The Power of Bad – why we only remember the bad news in investing

Sep 23, 2022 | Financial coaching, Investment, Reflection

The US released their August inflation figures on September 13. The 12 month inflation change to the end of August was 8.3%. This was down from the June figure which was 9.1%. Inflation is coming down – good news right? Not so. The expectation was that the figure would be 8.1% so it wasn’t as good as expected. The outcome? The benchmark S&P500 dropped by over 4% and the Australian market followed suit the following day.

The market gained more than it lost but you wouldn’t know

The raw figures when looking at economic data or company financials do not tell the whole story.

If a company makes a profit you would think that would be a good signal, not so if the profit is less than what was forecast. Similarly, a company making a loss can be good news if the loss is less than forecast.

Good news can be bad and bad news can be good.

The fall on the ASX the next day didn’t erase the gains of the previous 5 days although from the news headlines you wouldn’t know that.

The stories I saw were trumpeting a $60 billion market wipeout. But there was no mention of the previous 5 days and the billions gained?

Going further back, this calendar year has seen superannuation and investment balances trend downwards and for some in quite a significant manner.

The gains that had been made since the Covid-19 market depths of March 2020 are long forgotten. Why is that?

We focus on the bad news and forget the good news

An explanation can be found in a book titled The Power of Bad written by John Tierney and Roy Baumeister.

The book summary is that “our brains are wired to focus on the bad and the power of bad governs people’s moods, drives marketing campaigns, and dominates news and politics.”

So it’s neither ours nor the news outlets fault that we focus on bad news, it is hard wired.

This is why the joy of a win or success in whatever shape or form is not felt as keenly nor as long as a loss or negative outcome. The authors state that “There is no opposite of trauma, because no single good event has such a lasting impact.”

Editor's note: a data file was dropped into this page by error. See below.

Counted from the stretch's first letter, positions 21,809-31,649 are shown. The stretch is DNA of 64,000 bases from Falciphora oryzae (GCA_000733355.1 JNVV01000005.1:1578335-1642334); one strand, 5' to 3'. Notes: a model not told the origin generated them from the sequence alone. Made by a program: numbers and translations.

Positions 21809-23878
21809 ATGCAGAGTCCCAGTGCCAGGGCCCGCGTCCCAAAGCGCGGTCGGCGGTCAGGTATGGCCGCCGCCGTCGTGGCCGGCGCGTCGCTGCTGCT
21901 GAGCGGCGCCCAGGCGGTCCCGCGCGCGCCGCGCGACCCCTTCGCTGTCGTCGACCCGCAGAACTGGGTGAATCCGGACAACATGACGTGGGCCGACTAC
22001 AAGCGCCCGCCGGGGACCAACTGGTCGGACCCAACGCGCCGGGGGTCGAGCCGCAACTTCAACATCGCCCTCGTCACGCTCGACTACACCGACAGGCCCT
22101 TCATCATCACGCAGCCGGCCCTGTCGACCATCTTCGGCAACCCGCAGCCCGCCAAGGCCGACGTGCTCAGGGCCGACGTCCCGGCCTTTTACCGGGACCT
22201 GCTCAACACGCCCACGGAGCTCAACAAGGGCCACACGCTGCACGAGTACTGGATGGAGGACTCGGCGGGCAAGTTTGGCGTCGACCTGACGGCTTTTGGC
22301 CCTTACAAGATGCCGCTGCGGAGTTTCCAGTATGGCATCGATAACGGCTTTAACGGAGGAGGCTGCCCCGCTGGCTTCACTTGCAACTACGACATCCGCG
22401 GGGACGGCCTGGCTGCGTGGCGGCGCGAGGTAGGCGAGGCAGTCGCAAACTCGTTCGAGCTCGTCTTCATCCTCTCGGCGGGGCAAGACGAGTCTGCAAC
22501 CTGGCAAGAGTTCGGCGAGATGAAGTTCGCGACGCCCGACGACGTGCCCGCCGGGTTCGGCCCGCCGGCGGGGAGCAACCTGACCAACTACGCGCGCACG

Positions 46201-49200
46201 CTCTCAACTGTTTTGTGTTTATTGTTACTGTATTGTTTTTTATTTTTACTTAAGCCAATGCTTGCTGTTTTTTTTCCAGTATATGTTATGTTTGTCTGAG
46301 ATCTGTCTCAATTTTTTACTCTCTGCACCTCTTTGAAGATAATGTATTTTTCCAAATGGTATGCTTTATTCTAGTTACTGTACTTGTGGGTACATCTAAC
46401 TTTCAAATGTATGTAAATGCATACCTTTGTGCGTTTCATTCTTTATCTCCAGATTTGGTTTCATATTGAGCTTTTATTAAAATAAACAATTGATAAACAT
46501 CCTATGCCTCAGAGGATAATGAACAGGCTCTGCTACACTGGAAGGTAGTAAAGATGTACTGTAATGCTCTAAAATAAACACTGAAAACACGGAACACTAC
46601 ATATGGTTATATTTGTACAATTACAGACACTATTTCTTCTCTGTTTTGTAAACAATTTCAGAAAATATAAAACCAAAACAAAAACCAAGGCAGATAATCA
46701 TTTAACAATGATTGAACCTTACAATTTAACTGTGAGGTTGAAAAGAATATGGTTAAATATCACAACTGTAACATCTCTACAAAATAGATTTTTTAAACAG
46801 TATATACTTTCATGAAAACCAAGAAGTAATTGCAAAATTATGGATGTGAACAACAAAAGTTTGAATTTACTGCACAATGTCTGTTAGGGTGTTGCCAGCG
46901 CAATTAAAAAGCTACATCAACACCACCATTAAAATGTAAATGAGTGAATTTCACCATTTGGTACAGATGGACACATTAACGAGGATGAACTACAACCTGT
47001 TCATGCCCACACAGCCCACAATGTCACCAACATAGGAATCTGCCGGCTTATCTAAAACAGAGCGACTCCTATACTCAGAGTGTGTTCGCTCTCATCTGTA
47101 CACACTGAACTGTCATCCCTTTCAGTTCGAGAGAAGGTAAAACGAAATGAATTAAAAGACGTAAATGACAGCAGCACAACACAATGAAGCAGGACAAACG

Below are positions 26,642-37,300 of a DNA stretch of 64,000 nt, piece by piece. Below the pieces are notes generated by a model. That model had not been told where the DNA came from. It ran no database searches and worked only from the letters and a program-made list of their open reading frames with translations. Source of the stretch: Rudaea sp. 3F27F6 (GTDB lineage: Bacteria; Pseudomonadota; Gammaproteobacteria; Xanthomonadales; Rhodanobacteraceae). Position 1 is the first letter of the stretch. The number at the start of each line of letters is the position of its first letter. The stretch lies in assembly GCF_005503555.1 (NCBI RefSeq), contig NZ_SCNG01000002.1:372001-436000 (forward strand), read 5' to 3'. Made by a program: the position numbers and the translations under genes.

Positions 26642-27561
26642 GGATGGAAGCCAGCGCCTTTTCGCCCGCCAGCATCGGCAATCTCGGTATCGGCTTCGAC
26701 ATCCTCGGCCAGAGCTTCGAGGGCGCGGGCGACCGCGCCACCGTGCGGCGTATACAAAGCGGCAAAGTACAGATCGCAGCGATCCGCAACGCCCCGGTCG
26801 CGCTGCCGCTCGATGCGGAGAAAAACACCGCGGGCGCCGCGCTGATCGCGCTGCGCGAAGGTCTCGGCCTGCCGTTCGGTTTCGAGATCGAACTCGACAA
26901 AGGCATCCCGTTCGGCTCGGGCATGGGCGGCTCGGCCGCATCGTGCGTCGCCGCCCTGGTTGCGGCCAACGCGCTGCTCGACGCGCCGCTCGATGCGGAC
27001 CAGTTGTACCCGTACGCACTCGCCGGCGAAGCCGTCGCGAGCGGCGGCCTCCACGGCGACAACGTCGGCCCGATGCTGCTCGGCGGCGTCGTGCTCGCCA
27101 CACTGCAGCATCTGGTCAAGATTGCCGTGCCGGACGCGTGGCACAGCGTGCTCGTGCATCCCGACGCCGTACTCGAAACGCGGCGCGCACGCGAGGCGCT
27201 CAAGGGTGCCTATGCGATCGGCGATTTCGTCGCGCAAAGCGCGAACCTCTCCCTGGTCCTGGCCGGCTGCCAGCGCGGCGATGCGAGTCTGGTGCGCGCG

What can we do to challenge the focus on bad news?

From an investment point of view we can tell from a quick search whether markets have been up or down. If they are down (like now) don’t check your balance. You can know with a reasonable amount of certainty that your balance is less than it was a while ago so why torture yourself?

The importance of a long term view in investments

Ideally you have a longer term view and plan and this is an expected happening along the way. Markets have rewarded investors over the long term and there are more positive years than negative.

More broadly, focus on some positives and what you have had and do have. Fortunately, for most the good times are more prevalent than the bad it’s just that the bad times and events are felt more deeply and lastingly. Gratitude is the highway to happiness.

Financial Advisor and Founder – Core IFA

About the author

Simon Duigan is an Independent Financial Advisor and owner of Core Independent Financial Advice (Core IFA). Core IFA is 100% independent and receives no commissions or benefits from any product providers or financial institutions.. Instead, you can be confident that Core IFA have your best interests at heart.


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